Key findings in the report include:

– ​Multifamily construction has grown by 29.4 percent annually since 2011, driven by a movement of renters by choice in urban work-live-play areas. In the same period, single-family home construction increased 14.8 percent annually.

– Office construction spending grew by 22 percent in 2014, driven by job growth in the tech sector. This growth spurt is expected to scale back to an average 5.9 percent annual growth rate through 2019.

– Construction jobs grew 7.8 percent in the Chicago area, outpacing the national average of 4.2 percent in 2015. In 2014, Chicago’s 3.2 percent construction job growth lagged the national average of 5.7 percent.

2015 Construction Economics Report & Outlook

Leopardo has released its 2015 Construction Economics Report and Outlook, an essential guide to help business leaders, healthcare administrators and government decision-makers understand the factors that impact construction costs. Download the report for free by entering your email address on the left.

This year’s report shows that different factors have opposing effects on construction costs. Low oil prices greatly reduce the cost of construction, and some material costs have come down over the past year. But these factors reducing cost are more than offset by the strong increase in labor costs, brought on by a shortage of skilled workers as more than 25 percent of Illinois construction workers left the industry over the past five years. The overall effect is that construction costs are rising as development volume increases in Chicago and across Illinois.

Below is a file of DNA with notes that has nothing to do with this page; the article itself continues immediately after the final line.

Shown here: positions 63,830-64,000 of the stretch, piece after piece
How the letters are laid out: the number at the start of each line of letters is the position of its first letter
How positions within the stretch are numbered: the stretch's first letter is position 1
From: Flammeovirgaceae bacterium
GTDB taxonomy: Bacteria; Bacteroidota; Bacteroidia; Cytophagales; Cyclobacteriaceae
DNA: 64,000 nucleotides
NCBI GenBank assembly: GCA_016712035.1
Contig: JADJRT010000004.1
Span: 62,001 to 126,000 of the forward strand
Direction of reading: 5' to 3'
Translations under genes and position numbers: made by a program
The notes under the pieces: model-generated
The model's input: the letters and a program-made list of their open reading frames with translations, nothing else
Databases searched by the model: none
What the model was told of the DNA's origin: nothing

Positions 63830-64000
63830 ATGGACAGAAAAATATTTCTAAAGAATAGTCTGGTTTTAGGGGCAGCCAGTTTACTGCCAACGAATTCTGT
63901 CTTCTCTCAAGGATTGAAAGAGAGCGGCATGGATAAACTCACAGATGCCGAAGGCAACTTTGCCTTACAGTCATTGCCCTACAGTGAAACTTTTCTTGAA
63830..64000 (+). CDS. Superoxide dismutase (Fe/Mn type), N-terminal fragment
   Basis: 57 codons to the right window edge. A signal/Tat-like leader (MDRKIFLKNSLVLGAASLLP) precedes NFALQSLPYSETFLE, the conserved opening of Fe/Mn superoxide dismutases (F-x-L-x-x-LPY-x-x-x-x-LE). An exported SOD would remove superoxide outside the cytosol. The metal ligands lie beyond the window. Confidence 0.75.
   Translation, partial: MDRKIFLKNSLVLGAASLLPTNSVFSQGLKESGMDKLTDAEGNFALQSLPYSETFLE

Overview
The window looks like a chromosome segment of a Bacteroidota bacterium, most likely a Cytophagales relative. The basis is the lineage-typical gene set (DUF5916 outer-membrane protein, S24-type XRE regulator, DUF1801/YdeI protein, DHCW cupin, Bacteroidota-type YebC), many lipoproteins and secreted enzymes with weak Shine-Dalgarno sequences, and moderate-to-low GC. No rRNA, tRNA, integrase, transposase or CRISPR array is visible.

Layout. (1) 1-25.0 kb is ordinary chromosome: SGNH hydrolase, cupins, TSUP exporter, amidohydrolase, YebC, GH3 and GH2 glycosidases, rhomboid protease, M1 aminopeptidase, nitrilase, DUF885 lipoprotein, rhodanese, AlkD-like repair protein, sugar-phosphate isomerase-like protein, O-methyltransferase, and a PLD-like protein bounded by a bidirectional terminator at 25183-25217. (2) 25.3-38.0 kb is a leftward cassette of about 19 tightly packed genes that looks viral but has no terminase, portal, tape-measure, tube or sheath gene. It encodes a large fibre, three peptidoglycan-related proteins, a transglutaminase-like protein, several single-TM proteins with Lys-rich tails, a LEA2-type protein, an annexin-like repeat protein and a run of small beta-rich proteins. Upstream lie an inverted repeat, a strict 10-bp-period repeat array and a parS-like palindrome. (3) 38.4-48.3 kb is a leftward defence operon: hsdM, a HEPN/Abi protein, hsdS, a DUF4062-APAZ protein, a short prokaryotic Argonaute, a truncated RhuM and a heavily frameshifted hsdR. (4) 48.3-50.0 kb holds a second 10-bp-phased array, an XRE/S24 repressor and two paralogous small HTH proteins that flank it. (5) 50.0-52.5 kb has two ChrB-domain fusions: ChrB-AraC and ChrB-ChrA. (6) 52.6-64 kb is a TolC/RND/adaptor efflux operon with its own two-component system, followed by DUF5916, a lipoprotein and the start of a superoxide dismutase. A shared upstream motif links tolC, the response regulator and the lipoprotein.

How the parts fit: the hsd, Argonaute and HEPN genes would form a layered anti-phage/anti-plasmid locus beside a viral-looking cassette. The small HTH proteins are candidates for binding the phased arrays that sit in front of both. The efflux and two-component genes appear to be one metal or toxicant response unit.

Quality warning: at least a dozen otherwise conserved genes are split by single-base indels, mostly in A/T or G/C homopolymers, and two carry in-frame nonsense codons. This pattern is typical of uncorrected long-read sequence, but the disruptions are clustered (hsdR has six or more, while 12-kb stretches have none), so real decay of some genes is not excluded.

“Organizations that are considering new construction and renovation projects need to understand the factors in the economy and in the construction industry that may affect the timing and cost of their projects,” said Leopardo President Rick Mattioda. “Our annual Construction Economics Report and Outlook offers a wealth of useful information to help people make informed decisions when building.”

To create the report, Leopardo analyzed economic and construction industry data from universally respected sources, and utilized that data as well as the experience of the firm’s principals to forecast the direction of construction costs over the next year.

 

Pricing Trends for 2015

Scores of factors influence construction decisions on a daily basis: Supply and demand, lifetime costs, efficiencies, impact on the environment, price fluctuations and much more. Owners, developers, architects, brokers and contractors all work to navigate complex construction economics and build smarter. To do this and save both time and money, construction firms offer a comprehensive menu of smart building solutions, such as fast tracking, building green, changing the palette of materials, purchasing in bulk, building lighter, exploring alternative methods of construction, etc.

This quick reference guide, Construction Pricing Trends, provides readers with a series of charts that offer a high-level summary of consumer, producer, material and energy pricing fluctuations between 2004 and 2014 (utilizing the latest data available in January 2015). The building material pricing includes aluminum, asphalt, cement, concrete block and brick, copper, iron and steel, wood, plywood, painting and coating. The energy pricing includes gasoline, crude petroleum, diesel and electrical. The final chart compares the Producer Price Index (PPI) to Consumer Price Index (CPI) since 2004.